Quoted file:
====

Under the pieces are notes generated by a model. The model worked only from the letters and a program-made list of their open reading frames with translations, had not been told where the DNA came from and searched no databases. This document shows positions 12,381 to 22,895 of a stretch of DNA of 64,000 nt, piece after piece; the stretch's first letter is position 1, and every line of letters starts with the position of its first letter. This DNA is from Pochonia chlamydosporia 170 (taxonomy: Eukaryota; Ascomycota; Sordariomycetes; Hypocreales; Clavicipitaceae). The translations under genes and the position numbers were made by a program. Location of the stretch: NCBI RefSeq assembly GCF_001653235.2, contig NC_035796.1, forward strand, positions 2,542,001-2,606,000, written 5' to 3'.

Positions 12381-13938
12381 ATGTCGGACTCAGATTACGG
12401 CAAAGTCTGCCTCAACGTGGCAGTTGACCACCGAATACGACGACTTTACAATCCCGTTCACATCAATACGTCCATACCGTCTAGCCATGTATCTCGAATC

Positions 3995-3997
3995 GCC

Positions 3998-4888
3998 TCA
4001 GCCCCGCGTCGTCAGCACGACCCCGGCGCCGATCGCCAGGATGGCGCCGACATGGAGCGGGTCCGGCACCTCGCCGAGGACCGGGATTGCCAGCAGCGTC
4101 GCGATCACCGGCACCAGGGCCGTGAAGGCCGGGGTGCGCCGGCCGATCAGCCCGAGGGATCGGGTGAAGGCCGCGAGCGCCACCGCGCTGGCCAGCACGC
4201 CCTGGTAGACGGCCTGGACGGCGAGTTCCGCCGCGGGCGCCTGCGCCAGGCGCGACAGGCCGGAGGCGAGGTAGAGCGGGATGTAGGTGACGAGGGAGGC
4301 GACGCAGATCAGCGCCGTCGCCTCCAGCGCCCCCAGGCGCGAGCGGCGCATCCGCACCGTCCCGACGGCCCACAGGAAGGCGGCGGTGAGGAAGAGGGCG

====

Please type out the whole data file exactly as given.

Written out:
Under the pieces are notes generated by a model. The model worked only from the letters and a program-made list of their open reading frames with translations, had not been told where the DNA came from and searched no databases. This document shows positions 12,381 to 22,895 of a stretch of DNA of 64,000 nt, piece after piece; the stretch's first letter is position 1, and every line of letters starts with the position of its first letter. This DNA is from Pochonia chlamydosporia 170 (taxonomy: Eukaryota; Ascomycota; Sordariomycetes; Hypocreales; Clavicipitaceae). The translations under genes and the position numbers were made by a program. Location of the stretch: NCBI RefSeq assembly GCF_001653235.2, contig NC_035796.1, forward strand, positions 2,542,001-2,606,000, written 5' to 3'.

Positions 12381-13938
12381 ATGTCGGACTCAGATTACGG
12401 CAAAGTCTGCCTCAACGTGGCAGTTGACCACCGAATACGACGACTTTACAATCCCGTTCACATCAATACGTCCATACCGTCTAGCCATGTATCTCGAATC

Positions 3995-3997
3995 GCC

Positions 3998-4888
3998 TCA
4001 GCCCCGCGTCGTCAGCACGACCCCGGCGCCGATCGCCAGGATGGCGCCGACATGGAGCGGGTCCGGCACCTCGCCGAGGACCGGGATTGCCAGCAGCGTC
4101 GCGATCACCGGCACCAGGGCCGTGAAGGCCGGGGTGCGCCGGCCGATCAGCCCGAGGGATCGGGTGAAGGCCGCGAGCGCCACCGCGCTGGCCAGCACGC
4201 CCTGGTAGACGGCCTGGACGGCGAGTTCCGCCGCGGGCGCCTGCGCCAGGCGCGACAGGCCGGAGGCGAGGTAGAGCGGGATGTAGGTGACGAGGGAGGC
4301 GACGCAGATCAGCGCCGTCGCCTCCAGCGCCCCCAGGCGCGAGCGGCGCATCCGCACCGTCCCGACGGCCCACAGGAAGGCGGCGGTGAGGAAGAGGGCG